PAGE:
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The Wrekin is a hill near the town of Telford in Shropshire. Standing at 400 metres, it dominates the surrounding area and is a very popular spot for walking and family picnics. The hill is such a landmark that the local council is called Telford and Wrekin.
The History of the Wrekin
The Wrekin has always been important to the people living nearby. Starting in the Bronze Age, the Cornovii tribe of the Celts used the hill as a hill fort, only giving it up with the Roman invasion of the 1st Century. The Roman army defeated the last owner of the fort, Virico, and called their own fort (built four miles to the south) Viroconium to honour their enemy.
In Saxon and Norman times, the Wrekin became part of the Royal Forest. The Normans tried to change the name of the hill to Mount Gilbert (after a local hermit); however, locals persisted in calling it the Wrekin and the new name never took hold.
During the 19th Century, the Wrekin provided trees for use as charcoal in the local glass industry; later on, JRR Tolkien enjoyed walks on its slopes when he lived in nearby Penkridge. It has been claimed that the hill and surrounding countryside provided Tolkien with inspiration for the 'Shire' of the Lord of the Rings and The Hobbit novels.
Nowadays the Wrekin is very dear to the hearts of the locals. For many a homesick traveller, the Wrekin is the first sign that they are nearly home. It is also the root of two Shropshire sayings: 'Going all round the Wrekin', which means taking a lot of words to say something simple, and the Shropshire toast, 'all friends round the Wrekin'.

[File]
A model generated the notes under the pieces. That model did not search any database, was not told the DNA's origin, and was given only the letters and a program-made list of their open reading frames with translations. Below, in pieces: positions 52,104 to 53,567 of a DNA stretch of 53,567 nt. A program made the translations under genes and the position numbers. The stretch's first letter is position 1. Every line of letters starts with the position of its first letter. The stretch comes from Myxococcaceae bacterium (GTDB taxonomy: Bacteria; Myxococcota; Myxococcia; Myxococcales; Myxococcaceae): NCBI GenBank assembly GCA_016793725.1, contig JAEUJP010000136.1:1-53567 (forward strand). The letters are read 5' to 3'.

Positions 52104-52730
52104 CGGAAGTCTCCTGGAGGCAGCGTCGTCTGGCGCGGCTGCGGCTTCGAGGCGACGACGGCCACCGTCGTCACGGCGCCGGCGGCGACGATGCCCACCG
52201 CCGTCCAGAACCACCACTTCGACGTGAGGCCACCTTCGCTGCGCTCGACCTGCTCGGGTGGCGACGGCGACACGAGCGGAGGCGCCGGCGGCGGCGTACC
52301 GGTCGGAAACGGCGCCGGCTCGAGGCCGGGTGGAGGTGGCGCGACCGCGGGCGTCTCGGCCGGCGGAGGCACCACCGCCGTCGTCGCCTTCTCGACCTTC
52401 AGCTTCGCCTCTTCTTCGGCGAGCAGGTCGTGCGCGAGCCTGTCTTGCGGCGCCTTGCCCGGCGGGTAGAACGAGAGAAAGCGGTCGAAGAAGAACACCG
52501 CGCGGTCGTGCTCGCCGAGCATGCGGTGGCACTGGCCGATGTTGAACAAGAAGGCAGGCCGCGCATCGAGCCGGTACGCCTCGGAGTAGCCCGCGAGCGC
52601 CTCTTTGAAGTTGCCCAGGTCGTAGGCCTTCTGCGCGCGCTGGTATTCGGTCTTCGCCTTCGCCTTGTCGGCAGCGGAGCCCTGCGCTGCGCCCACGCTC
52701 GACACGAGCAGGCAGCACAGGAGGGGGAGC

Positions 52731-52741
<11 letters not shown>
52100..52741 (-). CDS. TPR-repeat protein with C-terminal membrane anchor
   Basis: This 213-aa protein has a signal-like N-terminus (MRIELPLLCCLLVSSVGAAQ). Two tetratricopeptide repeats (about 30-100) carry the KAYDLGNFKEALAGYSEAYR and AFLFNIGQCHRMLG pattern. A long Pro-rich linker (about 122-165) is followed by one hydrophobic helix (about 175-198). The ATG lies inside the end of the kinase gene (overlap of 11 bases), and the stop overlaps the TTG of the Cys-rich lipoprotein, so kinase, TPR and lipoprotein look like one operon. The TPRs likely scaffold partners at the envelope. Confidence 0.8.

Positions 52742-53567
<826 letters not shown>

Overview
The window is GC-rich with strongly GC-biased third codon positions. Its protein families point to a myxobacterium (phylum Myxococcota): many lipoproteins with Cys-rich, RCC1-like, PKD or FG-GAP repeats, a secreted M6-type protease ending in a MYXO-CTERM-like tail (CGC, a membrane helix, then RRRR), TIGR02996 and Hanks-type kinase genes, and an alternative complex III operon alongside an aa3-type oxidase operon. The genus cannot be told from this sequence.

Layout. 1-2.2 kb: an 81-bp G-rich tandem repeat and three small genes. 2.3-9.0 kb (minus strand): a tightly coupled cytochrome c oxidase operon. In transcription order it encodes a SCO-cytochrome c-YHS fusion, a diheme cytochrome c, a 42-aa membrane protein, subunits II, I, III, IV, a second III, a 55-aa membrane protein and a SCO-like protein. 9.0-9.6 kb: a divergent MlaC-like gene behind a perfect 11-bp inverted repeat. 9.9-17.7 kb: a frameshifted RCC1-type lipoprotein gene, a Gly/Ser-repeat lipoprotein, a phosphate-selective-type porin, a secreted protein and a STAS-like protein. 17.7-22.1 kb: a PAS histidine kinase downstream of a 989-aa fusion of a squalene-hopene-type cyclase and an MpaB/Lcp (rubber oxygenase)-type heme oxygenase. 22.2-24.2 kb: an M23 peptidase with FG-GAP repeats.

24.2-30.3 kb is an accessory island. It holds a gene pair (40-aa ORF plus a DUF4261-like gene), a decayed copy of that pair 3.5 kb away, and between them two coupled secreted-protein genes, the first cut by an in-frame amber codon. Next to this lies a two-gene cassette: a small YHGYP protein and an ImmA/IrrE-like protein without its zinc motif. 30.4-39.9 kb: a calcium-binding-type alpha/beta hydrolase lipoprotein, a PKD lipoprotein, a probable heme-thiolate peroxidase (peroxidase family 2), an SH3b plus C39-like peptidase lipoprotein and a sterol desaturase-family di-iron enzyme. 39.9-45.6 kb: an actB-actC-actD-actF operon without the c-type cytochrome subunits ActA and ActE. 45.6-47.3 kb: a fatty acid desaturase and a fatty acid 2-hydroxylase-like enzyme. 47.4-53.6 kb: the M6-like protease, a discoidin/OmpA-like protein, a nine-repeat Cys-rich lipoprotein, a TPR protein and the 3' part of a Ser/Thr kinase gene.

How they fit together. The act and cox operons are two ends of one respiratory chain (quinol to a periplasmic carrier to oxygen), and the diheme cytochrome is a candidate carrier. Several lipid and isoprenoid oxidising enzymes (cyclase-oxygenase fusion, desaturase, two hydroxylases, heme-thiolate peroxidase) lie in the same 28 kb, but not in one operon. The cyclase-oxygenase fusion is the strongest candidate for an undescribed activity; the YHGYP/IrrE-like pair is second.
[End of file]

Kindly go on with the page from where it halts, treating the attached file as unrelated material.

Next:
The Wrekin has been designated a Site of Special Scientific Interest (SSSI) due to the ancient woodland that clings to its lower slopes which contains bluebells, wood anemone, wood sorrel, toothwort, yellow archangel and golden saxifrage, along with ancient yew. Plenty of birds can be seen on the hill, including tawny owls, woodpeckers, ravens and buzzards to name but a few. Even fallow deer can sometimes be seen in the woods.
The Wrekin is also the site of a television and radio transmission mast that, although some want it removed, makes the Wrekin distinctive and instantly recognisible.
The Geology of the Wrekin
Although made of layers of volcanic rock and ash nearly a mile thick, the Wrekin is not actually a volcano. The actual vent that formed the hill has long since disappeared; however, the hill is close to the Church Stretton fault which, when active, would have caused numerous volcanic eruptions and earthquakes in the area. The locals still experience minor earthquakes once in a while as the fault shifts slightly. The Wrekin can boast the best preserved Uriconian1 exposures in the country and ripples of sandstone that once formed a beach can also be seen on its slopes.
The Myth of the Wrekin
Most large local landmarks have legends surrounding them and the Wrekin is no exception. The legend concerns the creation of the Wrekin. The story tells that a Welsh giant held a grudge against Shrewsbury, the county town of Shropshire, and decided to take his revenge on the people there. He took a huge shovel full of soil, with which he wanted to dam the river Severn and so drown the inhabitants of the town, and set off walking. On his way there, he met a cobbler and asked him how far he still had to go to get to Shrewsbury. The cobbler, realising the giant's intentions, showed the giant his bag of shoes to be mended and said 'I've come from Shrewsbury and I've worn out all these shoes walking from there to here.' The giant decided it was too far to walk, and so dumped his soil where he stood, turned round and went home. That pile of soil is now the Wrekin.
First, you need to get to Shropshire. That part is very easy - both Telford and Shrewsbury have good railway links to the rest of the UK and the A49, A5, A53 and A458 all make the county easy to get to by car, along with the M54 which links to the M6. Once in Shropshire, make your way to Telford on the M54. Turn off the M54 at Junction 7 and follow the signs for Little Wenlock, until you find the Wrekin car park.
The slopes of the Wrekin are gentle and it is a nice walk to the summit, suitable for the whole family.